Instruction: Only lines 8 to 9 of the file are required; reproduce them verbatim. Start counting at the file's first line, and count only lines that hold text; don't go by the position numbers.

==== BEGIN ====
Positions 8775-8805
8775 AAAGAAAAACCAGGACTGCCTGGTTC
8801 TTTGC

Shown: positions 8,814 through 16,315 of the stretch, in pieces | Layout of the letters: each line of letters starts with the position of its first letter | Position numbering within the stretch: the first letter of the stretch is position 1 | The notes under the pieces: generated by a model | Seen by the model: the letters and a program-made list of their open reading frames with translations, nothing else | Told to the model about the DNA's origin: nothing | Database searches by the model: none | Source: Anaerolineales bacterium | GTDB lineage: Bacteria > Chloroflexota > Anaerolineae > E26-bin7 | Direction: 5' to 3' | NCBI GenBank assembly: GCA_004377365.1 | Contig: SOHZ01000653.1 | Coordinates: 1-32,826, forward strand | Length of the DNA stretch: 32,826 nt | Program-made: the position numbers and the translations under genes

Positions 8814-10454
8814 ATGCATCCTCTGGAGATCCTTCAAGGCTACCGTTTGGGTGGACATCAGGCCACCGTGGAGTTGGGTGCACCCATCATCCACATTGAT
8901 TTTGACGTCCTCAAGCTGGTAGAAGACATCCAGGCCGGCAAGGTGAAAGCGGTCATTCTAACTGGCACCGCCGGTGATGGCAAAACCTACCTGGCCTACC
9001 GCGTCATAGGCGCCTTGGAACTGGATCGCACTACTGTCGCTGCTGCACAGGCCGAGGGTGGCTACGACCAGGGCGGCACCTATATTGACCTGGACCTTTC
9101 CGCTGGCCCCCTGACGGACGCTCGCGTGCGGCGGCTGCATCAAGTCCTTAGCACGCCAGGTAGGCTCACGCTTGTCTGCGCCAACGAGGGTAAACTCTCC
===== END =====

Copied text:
9001 GCGTCATAGGCGCCTTGGAACTGGATCGCACTACTGTCGCTGCTGCACAGGCCGAGGGTGGCTACGACCAGGGCGGCACCTATATTGACCTGGACCTTTC
9101 CGCTGGCCCCCTGACGGACGCTCGCGTGCGGCGGCTGCATCAAGTCCTTAGCACGCCAGGTAGGCTCACGCTTGTCTGCGCCAACGAGGGTAAACTCTCC